• What founders do I know who have been through the same problem?
  • What investors do I know who can help them out without being judgemental?
  • What contacts do I have in their Customer Segments who can try the product, or help validate it?
  • Can I help them sell this as it is, right now? Who should I pitch?
  • If I’m not able to help them on this, do I know anyone who can?

Founders should always remember the networking factor on a mentoring session. Ask for contact info right away, not later.


There’s no I in MENTOR. The T stands for Trust to constantly remind us that mentor and founders must form a cohesive and dependable team, each one resembling the rock climber fixing the rope right above you.

There’s also an intrinsic ethics present in every feedback session: confidential operations details will be verbalized by the founders, and personal stories will be disclosed by the mentor. Hence, some conducts must be observed:

  • Ethics is massively important on mentoring
  • The mentor should not impose his experience nor act as an omniscient deity (mentors learn as well!)
  • The mentor should not impose respect, and should avoid comparisons between how mentor and founders performed
  • Mentors and founders must compromise to deadlines and pending tasks
  • Mentors and founders must be able to simply have fun, even while discussing the heaviest topics

In my experience, when founders and mentors build a bond that allows for straight-up teamwork and trust, feedback sessions and the overall relationship play a key role in the evolution of the business.


Remind everyone in the room to be Objective: when someone says “I think” or “I like it better” in a feedback session, a fire alarm should go off. That speech balloon should be instantly replaced with “Warning – I’m stating an opinion that may in NO way relate to the inexorable truth. That said, [ insert the original remark ]”.

That doesn’t mean people can’t issue opinions, but instead prevents subjective decisions to influence the startup in a harmful way. Here are the tips:

  • Look up numbers and facts that corroborate your opinions
  • Define the metrics that will validate which path to follow
  • Propose assumptions that invalidate the present conclusions (they are mostly intuitive ones, and those should be minimized whenever possible)
  • UX is only validated by users, not anyone’s (much less a mentor’s) design skills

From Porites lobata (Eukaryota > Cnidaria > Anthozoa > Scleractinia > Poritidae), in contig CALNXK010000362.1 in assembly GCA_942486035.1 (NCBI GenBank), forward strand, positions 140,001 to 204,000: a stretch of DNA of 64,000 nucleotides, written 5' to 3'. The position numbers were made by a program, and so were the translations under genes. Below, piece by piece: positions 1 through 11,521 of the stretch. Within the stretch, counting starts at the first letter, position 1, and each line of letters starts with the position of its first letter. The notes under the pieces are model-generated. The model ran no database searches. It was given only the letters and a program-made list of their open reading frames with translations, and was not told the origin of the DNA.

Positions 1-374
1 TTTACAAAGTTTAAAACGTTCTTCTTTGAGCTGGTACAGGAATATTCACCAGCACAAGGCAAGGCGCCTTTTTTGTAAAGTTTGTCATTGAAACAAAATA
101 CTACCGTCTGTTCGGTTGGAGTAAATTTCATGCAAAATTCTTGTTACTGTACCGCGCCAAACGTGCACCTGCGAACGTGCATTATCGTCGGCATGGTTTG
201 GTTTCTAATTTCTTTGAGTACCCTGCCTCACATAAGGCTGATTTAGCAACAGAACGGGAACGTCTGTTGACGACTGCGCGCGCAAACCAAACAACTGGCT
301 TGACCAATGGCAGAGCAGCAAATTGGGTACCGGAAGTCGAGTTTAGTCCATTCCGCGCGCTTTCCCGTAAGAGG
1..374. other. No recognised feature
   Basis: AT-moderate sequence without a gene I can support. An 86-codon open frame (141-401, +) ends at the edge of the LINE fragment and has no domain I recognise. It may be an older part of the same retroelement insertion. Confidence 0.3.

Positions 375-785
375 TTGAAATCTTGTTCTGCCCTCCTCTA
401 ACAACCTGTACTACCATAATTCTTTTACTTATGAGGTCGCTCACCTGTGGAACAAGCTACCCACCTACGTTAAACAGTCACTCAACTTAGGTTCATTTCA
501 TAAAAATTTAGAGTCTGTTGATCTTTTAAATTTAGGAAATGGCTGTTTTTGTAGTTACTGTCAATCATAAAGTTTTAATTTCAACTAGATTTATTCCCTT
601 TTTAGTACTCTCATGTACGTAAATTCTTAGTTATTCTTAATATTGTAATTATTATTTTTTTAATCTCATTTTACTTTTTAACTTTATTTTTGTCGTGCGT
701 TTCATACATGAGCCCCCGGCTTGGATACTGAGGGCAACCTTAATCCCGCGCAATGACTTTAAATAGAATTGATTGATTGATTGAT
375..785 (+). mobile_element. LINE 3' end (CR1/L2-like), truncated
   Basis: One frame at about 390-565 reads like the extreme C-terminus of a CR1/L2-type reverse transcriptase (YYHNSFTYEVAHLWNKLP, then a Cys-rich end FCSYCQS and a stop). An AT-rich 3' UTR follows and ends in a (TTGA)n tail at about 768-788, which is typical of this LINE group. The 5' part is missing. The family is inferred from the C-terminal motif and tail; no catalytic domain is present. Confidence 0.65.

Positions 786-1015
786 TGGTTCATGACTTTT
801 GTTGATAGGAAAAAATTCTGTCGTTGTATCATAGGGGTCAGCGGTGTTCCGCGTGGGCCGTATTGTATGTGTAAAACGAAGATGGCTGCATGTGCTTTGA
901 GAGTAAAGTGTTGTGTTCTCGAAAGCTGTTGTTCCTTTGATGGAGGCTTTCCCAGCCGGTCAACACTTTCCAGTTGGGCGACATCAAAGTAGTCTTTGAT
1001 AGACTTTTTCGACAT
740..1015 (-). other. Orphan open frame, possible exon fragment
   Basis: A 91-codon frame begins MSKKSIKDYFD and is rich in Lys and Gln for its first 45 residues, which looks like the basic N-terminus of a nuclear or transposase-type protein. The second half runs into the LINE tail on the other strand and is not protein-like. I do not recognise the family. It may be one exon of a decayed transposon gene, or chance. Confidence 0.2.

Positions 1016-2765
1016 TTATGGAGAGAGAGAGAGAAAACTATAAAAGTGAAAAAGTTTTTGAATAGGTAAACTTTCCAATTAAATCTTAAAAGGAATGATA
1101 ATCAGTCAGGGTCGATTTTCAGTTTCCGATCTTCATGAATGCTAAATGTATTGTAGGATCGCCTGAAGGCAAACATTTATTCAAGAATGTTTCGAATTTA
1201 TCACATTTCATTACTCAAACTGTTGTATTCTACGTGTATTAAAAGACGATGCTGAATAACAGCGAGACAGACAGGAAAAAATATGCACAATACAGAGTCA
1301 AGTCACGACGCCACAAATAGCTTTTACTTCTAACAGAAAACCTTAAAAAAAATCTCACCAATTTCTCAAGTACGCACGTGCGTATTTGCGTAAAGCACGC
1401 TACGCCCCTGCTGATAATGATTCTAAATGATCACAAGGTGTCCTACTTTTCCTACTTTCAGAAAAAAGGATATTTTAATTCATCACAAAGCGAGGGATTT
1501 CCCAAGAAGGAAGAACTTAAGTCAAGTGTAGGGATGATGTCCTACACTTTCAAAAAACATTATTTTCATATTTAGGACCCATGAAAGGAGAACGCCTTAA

• Shut up and listen. Rethink what you’re about to say, and rephrase it in a non-subjective way

So be objective, and trigger the fire alarm whenever an opinion may clutter your perception of reality and what must be done.


It all comes down to the R: Results. They provide greener pastures and better crops; they must be found, measured, and compared. As a consequence of great results, a mentor may become an advisor, investor, board member or earn sweat equity. I dare to suggest a recipe for R:

  1. Finish all mentoring sessions with “What have we learned today?”
  2. Then ask “What are the key issues that need further addressing?”
  3. Then ask “Who will take care of what?”
  4. Take notes of “Who – What – When” to make sure things get done
  5. Follow-up on those notes at the start of the next session
  6. Mark down the strongest results so you can review them later

Make sure results are tracked; see that the work and effort spent on mentoring sessions will not be lost into oblivion. Keep them either on a shared Evernote, spreadsheet, or even Slack channel, and you’ll be amazed of how much can be done with mentoring if you follow this framework.

Exercise all six concepts equally

First of all, remember that the best mentoring is long-term. Quick feedback sessions can make great use of this framework, but its real benefits are only tangible over frequent sessions.

I don’t believe I’m the best mentor many people have had. I’m more demanding than I should, way too blunt sometimes, but that bug is my best feature to help get things done. The specific issues I need work (and constantly try to exercise that) are E and T, and my highlights are M, O, and R. So I do recommend you try to know what your strengths are, and improve your weak spots.

It’s hard to go through all six concepts in MENTOR on a single mentoring session, but always keep them in mind. As your experience progresses (or as a founder, as your mentoring sessions flow) you start getting the whole picture and the modus operandi unconsciously falls into place. If you’re a bad mentor, you will get better by exercising this framework. If you’re already a good mentor, you will gradually notice your effectiveness increases as the time passes; and if you’re a founder, you may use it to make sure your mentoring sessions – good or bad – tilt towards what you need by getting the mentor into the right path.

Click the image below to download a quick reference card on the MENTOR framework. It is yours to use – let me know how it goes.